“We’ve found that people have been quite receptive.”

He said police do have the authority to intervene in serious cases.

“If there’s a particularly egregious case, there is the ability to charge or escort somebody to a quarantine facility that Public Health Canada would support.”

American tourists in Alberta? RCMP investigating possible breaches of COVID-19 restrictions
American tourists in Alberta? RCMP investigating possible breaches of COVID-19 restrictions

The federal government shut down the border with the U.S. in March as the coronavirus pandemic spread around the world and both countries struggled to get the contagion under control.

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The rules allow for essential business to continue, such as the crossing of transport trucks carrying food and essential goods, but bars non-essential crossings.

That’s led to family separations and strain as individuals on both sides of the closely-integrated border adapt to a life with it dividing between them, though some have found ways to circumvent that rule by flying rather than travelling across the land border.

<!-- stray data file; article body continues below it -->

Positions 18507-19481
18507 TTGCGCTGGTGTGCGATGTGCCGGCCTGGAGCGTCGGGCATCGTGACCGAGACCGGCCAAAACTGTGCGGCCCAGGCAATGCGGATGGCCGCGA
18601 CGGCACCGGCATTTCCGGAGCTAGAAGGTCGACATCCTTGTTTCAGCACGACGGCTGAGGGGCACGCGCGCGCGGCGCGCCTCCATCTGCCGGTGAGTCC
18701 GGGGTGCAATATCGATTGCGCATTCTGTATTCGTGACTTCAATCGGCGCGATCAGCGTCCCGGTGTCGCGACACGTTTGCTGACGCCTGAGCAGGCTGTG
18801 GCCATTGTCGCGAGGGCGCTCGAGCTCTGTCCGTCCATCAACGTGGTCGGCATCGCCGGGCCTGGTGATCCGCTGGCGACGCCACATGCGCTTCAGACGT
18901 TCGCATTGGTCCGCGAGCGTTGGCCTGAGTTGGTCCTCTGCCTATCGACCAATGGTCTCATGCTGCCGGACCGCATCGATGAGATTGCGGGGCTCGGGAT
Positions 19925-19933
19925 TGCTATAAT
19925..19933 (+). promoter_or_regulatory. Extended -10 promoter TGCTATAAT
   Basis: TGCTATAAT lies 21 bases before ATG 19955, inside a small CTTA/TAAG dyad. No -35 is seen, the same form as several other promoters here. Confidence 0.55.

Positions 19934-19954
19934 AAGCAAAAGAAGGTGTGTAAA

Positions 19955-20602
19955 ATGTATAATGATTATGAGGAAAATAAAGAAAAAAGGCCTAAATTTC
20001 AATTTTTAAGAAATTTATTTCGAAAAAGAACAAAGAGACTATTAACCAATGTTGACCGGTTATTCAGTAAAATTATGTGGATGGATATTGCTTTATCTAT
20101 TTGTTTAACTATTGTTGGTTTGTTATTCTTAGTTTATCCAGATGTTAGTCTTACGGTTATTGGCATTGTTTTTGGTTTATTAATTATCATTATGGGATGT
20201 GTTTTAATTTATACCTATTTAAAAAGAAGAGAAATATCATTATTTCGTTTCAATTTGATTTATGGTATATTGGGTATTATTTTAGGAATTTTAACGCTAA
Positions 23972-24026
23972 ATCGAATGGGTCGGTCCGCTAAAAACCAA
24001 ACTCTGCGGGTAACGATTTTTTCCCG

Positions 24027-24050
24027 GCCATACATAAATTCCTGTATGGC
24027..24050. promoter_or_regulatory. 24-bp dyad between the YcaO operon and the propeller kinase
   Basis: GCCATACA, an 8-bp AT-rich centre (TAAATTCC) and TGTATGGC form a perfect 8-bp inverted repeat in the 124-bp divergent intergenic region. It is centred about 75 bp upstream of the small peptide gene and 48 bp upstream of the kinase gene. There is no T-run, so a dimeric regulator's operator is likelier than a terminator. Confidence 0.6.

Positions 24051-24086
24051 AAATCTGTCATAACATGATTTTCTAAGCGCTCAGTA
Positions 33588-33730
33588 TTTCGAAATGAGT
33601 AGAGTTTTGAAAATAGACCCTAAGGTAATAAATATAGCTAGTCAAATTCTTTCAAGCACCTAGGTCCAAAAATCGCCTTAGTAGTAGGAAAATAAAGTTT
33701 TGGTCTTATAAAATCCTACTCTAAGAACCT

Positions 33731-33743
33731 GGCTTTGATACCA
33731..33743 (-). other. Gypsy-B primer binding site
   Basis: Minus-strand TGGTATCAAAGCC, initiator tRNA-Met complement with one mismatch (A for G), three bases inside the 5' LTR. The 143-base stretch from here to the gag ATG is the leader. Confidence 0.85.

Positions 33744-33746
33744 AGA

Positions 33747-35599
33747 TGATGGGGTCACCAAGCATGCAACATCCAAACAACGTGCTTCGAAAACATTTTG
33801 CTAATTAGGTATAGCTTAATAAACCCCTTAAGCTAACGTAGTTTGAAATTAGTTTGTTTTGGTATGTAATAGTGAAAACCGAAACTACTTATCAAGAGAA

READ MORE: Questions raised by Canada U.S. land-border closures as citizens fly into the U.S.

Individuals entering Canada from abroad have to go into quarantine for 14 days.

Public Safety Minister Bill Blair’s office has faced questions though from opposition critics over whether CBSA officials are doing enough to ensure individuals coming into Canada from abroad actually honour the requirement to go into quarantine.

As Global News reported, a lack of resources to enforce quarantines was part of the reason the government initially refused to order a mandatory quarantine for travellers coming to Canada from China at the beginning of the year, even as the virus spread.

READ MORE: Officials warned Canada couldn’t enforce coronavirus quarantine for travellers from China: memo

His office did not specifically answer whether any additional screening or travel restriction efforts will be put in place for Americans claiming to be transiting en route to Alaska, but provided a statement.

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Mary-Liz Power, press secretary to the minister, said the government has already put “significant restrictions” in place at the border and that travel is down as a result.

“During the week of June 1 to June 7, 2020, volumes were down 87 per cent for those crossing via land, and 97 per cent at airports compared to the same time a year ago,” she said in an email. “On June 7, 2020, alone, travellers on U.S. flights were down 98 per cent and international air travellers were down 95 per cent compared to the previous year.”

“Non-essential travel is still prohibited at this time. We would like to thank Canadians for their patience during this unprecedented pandemic. Our government will continue doing what is necessary to keep Canadians safe and will base our decisions on the best public health evidence available.”

© 2020 Global News, a division of Corus Entertainment Inc.